“There is no authority.” There’s no judicial authority, there’s no executive authority, except from God. We’ll get into the will of God a little later on in the passage, but this allows God’s permissive will as well as His active will.
Sometimes it is God’s active will for there to be an unjust ruler. Sometimes God just allows people to choose an unjust ruler. But in either case, we talk about it as the will of God. God is the one who ultimately rules over human history.
Here we have that same principle that we have in 1 Peter (slide 4), “Submit yourselves to every ordinance of man for the Lord’s sake,” here in Romans (slide 5). It’s the same principle. “Let every soul be subject [HUPOTASSO again] to the governing authorities. For there is no authority [EXOUSIA] except from God, and these [the second use of “authorities” isn’t in the original there] that exist are appointed by God.”
What’s important here is that Paul writes Romans a few years before Peter writes 1 Peter; both are written while Nero is the emperor in Rome. Paul is writing during the early period; Peter is writing during the later period.
In the early period, Nero is fairly sane and a fairly decent emperor. In the latter period, he’s nuts, he is seeking to persecute Christians, and he has gone off the deep end. Here you have two different passages that agree completely with one another and it really doesn’t matter what the status of the ruler is—whether he is fairly good, or fairly stable, or off the charts.
Romans 13 backs this up completely. The word for “authorities” (the first time) is this word HUPERECHO, which means “higher ups” or “superior authorities.” There’s no wiggle room. That’s what we always look for in these passages: “What’s the escape clause? What’s the wiggle room?” I want to figure out how much I can get away with.
The Scripture mentions a number of individual authorities, especially in the New Testament. You have Israel’s high priest who is rebellious against God. The high priest in Israel during this time was Caiaphas, who was the son-in-law of Annas. Annas was still alive during this time and he sort of ran the high priesthood like his own personal money- laundering operation.
He’s the “godfather” of the religious operation in Israel, and he’s about as corrupt as you could possibly be. So all of this money changing and everything else that was going on in the Temple all ultimately accrues to his wealth, the wealth of his family, and their power. This is an authority that was to be obeyed, even though it’s unjust.
Those in charge of the synagogue, in some cases, were probably fairrt than others, but they were also a problem.
Members of the Sanhedrin were unjust and hostile to Jesus. It’s used of a judge. It’s used of pagan officials. It’s used of demons as well. So there are various authorities and these authorities include both good, or just, rulers from a human viewpoint standard, as well as unjust and wicked rulers. Yet both 1 Peter 2:13 and Romans 13:1 say that there’s no authority in that position unless it’s allowed by God. God establishes those; they are from God.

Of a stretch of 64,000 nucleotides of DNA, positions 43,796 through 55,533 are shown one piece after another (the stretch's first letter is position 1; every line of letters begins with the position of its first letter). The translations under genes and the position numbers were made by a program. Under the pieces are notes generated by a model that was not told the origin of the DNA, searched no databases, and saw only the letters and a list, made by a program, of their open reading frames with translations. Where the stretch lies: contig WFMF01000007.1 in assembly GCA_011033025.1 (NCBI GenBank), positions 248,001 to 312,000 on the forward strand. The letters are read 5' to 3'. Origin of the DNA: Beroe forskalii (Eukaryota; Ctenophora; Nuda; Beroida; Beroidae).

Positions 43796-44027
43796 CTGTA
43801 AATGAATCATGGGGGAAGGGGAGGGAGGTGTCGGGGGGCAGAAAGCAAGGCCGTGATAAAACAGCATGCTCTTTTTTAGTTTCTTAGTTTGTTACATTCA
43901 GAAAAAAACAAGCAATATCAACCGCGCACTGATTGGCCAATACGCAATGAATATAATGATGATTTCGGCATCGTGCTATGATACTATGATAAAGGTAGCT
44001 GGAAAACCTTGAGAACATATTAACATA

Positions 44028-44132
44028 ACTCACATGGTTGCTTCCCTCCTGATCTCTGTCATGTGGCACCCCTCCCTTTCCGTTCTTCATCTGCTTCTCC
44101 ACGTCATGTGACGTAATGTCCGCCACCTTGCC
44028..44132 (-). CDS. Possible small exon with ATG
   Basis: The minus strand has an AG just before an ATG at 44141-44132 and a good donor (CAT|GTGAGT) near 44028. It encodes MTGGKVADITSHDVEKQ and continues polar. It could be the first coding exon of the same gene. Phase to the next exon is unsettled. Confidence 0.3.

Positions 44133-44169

1 Peter 2:13 goes on to say, “Therefore submit yourselves to every ordinance.” That’s not quite the same word that we have in Romans 13:2.
Romans 13:2 also translates a Greek word “ordinance.” There it’s the word DIATAGE, which does mean a decree or an ordinance, but Peter uses a very awkward term, which some people have problems with. It is debated among scholars just exactly how this ought to be translated. It’s the word KTISIS, which has as its basic meaning, “something that is created, something that is related to the creature.” I think it’s probably related to the fact that this is talking about creaturely laws as opposed to divine laws, the ordinances and laws that are the product of a created institution such as human government.
1 Peter 2:13, no wiggle room. “Submit yourselves to every ordinance of man for the Lord’s sake, whether to the king as supreme.” Then he goes on to talk about our governors as those who are sent by Him for the punishment of evildoers.
Let’s go back to Romans 13 for comparison. There Paul says, “Therefore whoever resists the authority resists the ordinance of God.” That’s the flipside. That’s a pretty strong statement: that if you are resisting a legally established government and their representatives that are doing something legal—whether you agree with or not, whether you know you have a case or not—then you’re resisting the ordinance of God.
That has great application today. We know that there are many problems that occur in the black community. I used to work a lot with black pastors and in a black community and I’ve heard story after story after story of good, solid men who will tell me that over the course of the year, if they are in a predominantly white neighborhood, they might get pulled over three or four times a year. I’m talking about a pastor, somebody who’s well educated; I’m not talking about some smart adolescent kid that’s got a mouth on him. But they are respectful.
It is a genuine problem that in the black community. They do feel picked on. That’s legitimate. There are many reasons for that. I understand that. But the way to handle that—no matter whether you think the authority is picking on you or not—is to respect authority.